Ask John: Why are there So Few Dog Boys?


I know there are many animes and mangas with cat girls, but it doesn’t seem to be many with cat boys or dog boys. I know of shugo chara and Inuyasha. But i want to know if there are others that feature characters with this characteristics, and also want to know why are so many with cat girls?

Indeed anime cat girls have been rather commonplace since Neko Musume appeared in the 1968 Ge Ge Ge no Kitaro television series. Male characters with dog or cat attributes, however, have been traditionally less common. (Note that I’m consciously excluding literal animal characters like Gerabaldi of Outlanders, Kiriman & Buruman from Ozanari Dungeon, and characters from Star of Cottonland, The Cat Returns, and Catnapped. I’m also excluding Fruits Basket’s Kyo who transforms into a cat but has no physical cat attributes in his human form.) I believe that the explanation for the traditional absence of cat and dog-boys lies in both the traditional audience for anime and the characteristics of cats and dogs themselves.

Particularly from the 1960s through 1990s anime was largely categorized as shounen anime for boys and shoujo anime for girls. Shounen anime has primarily always been masculine. Anime for girls has long starred girls and characters that appeal to female viewers. It’s really not been until the 2000s that the two styles have begun to significantly merge. Female viewers may have loved the shounen anime series St. Seiya in the 1980s, but it’s not until the 2000s that productions like Wolf’s Rain and Loveless have appeared that have consciously blurred the distinction between anime for boys and girls by starring male characters with animal characteristics. Kurama of the 1992 Yu Yu Hakusho anime is a fox demon. He’s a character that exudes a sense of barely restrained aggression and savagery. He’s a wild creature, not a domesticated pet dog. Inuyasha of the 2000 TV series bearing his name is a dog demon. He’s tamed. He can be controlled by a mere word from his schoolgirl master. Male anime viewers appreciate catgirls because they’re cute and they suggest softness, cuddliness, aloofness and hidden claws. The catgirl is also a descendant of the Japanese goddess Kannon, who appeared in the human world in the form of a cat.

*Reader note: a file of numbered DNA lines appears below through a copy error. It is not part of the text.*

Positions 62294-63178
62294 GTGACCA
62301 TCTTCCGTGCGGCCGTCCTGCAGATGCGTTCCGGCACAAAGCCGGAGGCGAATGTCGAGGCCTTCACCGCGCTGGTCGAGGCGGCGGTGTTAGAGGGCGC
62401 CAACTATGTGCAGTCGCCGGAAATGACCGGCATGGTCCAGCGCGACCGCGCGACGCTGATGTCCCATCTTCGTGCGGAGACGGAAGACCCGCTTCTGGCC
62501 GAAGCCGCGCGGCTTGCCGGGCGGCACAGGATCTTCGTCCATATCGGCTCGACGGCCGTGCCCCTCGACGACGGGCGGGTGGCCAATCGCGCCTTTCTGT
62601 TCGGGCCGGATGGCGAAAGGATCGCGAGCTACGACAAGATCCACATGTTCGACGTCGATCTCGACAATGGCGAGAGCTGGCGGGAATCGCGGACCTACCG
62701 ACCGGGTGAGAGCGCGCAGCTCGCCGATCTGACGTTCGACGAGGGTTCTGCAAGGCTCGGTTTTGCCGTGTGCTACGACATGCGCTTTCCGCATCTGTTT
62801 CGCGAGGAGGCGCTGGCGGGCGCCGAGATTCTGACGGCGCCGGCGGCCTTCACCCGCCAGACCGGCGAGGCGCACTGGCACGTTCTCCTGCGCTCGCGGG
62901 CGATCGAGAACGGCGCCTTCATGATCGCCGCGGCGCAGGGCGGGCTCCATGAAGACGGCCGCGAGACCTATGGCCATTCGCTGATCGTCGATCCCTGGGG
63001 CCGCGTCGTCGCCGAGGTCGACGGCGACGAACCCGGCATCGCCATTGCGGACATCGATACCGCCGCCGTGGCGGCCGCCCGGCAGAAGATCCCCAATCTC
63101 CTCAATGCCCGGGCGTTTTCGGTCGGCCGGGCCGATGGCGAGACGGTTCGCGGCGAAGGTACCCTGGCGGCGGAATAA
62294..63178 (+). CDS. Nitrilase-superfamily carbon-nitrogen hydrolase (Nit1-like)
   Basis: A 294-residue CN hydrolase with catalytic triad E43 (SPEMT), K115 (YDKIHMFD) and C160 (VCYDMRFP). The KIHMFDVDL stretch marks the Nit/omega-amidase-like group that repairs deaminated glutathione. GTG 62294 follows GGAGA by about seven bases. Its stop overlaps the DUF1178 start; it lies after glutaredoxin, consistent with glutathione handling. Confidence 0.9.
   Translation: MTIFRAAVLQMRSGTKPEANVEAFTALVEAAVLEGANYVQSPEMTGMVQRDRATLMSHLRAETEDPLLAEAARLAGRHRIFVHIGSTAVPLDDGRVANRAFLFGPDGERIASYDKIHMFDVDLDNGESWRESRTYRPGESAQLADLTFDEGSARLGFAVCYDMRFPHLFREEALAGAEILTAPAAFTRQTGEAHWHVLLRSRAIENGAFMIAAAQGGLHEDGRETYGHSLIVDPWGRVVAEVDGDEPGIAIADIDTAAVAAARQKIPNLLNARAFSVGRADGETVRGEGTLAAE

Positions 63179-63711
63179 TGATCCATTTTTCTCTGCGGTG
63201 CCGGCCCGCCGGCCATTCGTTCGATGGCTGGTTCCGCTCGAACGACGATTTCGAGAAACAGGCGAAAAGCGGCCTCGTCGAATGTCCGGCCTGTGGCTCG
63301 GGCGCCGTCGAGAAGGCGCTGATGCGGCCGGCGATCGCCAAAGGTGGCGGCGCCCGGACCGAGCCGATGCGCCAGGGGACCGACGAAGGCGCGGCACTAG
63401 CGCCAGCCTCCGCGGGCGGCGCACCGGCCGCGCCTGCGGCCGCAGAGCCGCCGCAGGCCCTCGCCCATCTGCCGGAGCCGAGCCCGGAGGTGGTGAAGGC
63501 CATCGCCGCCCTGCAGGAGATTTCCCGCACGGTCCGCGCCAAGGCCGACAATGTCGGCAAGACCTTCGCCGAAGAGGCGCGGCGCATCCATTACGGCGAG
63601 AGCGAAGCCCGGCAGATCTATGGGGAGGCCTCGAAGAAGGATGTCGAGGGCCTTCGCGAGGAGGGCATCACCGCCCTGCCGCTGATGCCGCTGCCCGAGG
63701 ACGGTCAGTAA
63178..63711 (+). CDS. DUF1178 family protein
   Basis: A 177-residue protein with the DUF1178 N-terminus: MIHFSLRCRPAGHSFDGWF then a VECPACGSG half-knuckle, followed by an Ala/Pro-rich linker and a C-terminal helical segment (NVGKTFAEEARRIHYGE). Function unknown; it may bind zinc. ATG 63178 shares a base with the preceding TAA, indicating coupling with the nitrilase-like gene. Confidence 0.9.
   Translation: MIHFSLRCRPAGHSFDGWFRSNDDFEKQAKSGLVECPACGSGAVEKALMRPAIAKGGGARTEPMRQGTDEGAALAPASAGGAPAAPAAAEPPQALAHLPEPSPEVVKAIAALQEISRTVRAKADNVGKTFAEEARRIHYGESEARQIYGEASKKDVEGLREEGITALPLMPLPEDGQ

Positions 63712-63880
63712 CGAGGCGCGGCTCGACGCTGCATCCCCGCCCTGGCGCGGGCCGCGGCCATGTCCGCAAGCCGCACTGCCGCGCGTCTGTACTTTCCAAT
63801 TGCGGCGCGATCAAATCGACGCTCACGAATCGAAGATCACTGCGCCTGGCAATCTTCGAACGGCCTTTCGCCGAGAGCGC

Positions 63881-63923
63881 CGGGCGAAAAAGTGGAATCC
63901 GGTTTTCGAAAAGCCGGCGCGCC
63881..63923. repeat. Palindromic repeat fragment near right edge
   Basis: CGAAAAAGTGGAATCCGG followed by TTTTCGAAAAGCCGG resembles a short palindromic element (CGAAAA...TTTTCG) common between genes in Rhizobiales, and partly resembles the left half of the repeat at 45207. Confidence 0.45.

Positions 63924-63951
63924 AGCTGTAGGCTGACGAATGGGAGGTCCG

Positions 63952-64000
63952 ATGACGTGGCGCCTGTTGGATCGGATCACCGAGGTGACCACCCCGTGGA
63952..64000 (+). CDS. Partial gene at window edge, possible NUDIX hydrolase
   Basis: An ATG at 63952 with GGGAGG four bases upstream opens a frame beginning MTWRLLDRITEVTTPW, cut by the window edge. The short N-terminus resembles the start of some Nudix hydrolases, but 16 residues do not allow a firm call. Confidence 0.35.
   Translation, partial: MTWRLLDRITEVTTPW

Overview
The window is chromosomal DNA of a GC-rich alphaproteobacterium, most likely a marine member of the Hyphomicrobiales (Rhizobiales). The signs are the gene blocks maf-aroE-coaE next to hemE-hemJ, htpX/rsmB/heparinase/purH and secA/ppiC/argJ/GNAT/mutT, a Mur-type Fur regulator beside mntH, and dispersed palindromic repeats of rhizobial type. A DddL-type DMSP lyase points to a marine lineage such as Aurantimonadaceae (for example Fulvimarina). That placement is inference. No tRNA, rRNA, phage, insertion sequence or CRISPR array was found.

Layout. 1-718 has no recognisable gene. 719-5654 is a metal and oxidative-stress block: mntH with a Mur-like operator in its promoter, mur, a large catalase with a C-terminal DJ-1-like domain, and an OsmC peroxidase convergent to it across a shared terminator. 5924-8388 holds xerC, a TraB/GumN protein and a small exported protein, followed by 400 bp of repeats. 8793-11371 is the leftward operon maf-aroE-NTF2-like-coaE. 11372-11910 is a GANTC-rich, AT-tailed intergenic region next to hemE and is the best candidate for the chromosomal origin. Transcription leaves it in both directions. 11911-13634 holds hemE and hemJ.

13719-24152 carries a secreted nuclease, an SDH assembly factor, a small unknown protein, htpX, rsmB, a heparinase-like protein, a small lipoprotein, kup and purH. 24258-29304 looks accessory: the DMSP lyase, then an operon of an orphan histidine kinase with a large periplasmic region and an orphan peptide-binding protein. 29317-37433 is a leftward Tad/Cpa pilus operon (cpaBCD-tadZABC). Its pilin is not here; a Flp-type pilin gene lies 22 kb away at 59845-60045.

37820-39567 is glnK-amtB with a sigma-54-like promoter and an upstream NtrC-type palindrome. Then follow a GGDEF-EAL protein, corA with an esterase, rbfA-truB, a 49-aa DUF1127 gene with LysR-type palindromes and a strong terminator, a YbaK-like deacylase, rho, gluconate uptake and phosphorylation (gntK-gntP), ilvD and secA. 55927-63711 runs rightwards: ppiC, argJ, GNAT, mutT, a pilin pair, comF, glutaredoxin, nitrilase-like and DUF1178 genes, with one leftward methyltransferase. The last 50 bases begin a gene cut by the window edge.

While male viewers respect the male fox or wolf character for his wild instincts and ferocity, female viewers have little need for that character type. Traditionally girls’ anime has had little need for feral, instinctually aggressive characters. Shoujo anime has traditionally depicted men as either princes or heroes; the ideal boyfriend or husband, or the knight in shining armor. Girls anime, traditionally, hasn’t dealt with the image or theme of boys as domesticated pets to be collected, taken care of, or disciplined. As a result, there’s been less need for dog and cat boys in anime for both male and female audiences. However, as the audience for anime continues to evolve and change, the type of characters that appear in anime is evolving. Inuyasha, Shugo Chara’s Ikuto Tsukiyomi, and Kanokon’s Saku Ezomori are bad boys that require discipline and punishment from strong female protagonists. The lion animalian (forgive me, I don’t know his name) from Anymal Tantei Kiruminzoo similarly serves under a strict madam. As male characters have become acceptable as mo´ characters in the 2000s, more dog and cat boys have surfaced, including Kotaro Inugami from Negima, the cast of Loveless, Schrodinger from Hellsing, and Yoshii Akihisa’s digital alter-ego in Baka to Test to Shokanju. Strictly speaking, I don’t consider characters including Full Moon wo Sagashite’s Takuto and Di-Gi-Charat’s Rik, Ky, and Coo genuine dog boys because they only wear dog ear hats rather than physically have dog or cat attributes. However, these characters do serve as fan service characters, meaning that they serve the same function as genuine dog or cat-boys.

In the early decades of anime there were few dog and cat-boy characters because there was largely no place for them in anime. They had no role to serve and no audience to appeal to. As of the 2000s and the evolving characteristics of anime and anime viewers, dog and cat-boys, as opposed to fox and wolf-boys, suddenly did have a function and place in anime, hence more of them have begun appearing.


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